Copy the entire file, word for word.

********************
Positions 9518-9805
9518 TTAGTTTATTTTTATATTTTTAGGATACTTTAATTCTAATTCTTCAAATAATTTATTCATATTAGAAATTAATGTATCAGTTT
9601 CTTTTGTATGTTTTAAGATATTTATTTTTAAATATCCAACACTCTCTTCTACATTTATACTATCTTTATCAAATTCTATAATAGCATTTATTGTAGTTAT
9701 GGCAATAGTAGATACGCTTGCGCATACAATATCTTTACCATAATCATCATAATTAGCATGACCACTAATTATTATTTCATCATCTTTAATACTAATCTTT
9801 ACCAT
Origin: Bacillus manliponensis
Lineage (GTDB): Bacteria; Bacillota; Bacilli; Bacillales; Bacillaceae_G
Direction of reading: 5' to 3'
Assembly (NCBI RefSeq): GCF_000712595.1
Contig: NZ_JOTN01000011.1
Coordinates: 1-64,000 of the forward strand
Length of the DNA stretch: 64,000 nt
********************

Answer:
Positions 9518-9805
9518 TTAGTTTATTTTTATATTTTTAGGATACTTTAATTCTAATTCTTCAAATAATTTATTCATATTAGAAATTAATGTATCAGTTT
9601 CTTTTGTATGTTTTAAGATATTTATTTTTAAATATCCAACACTCTCTTCTACATTTATACTATCTTTATCAAATTCTATAATAGCATTTATTGTAGTTAT
9701 GGCAATAGTAGATACGCTTGCGCATACAATATCTTTACCATAATCATCATAATTAGCATGACCACTAATTATTATTTCATCATCTTTAATACTAATCTTT
9801 ACCAT
Origin: Bacillus manliponensis
Lineage (GTDB): Bacteria; Bacillota; Bacilli; Bacillales; Bacillaceae_G
Direction of reading: 5' to 3'
Assembly (NCBI RefSeq): GCF_000712595.1
Contig: NZ_JOTN01000011.1
Coordinates: 1-64,000 of the forward strand
Length of the DNA stretch: 64,000 nt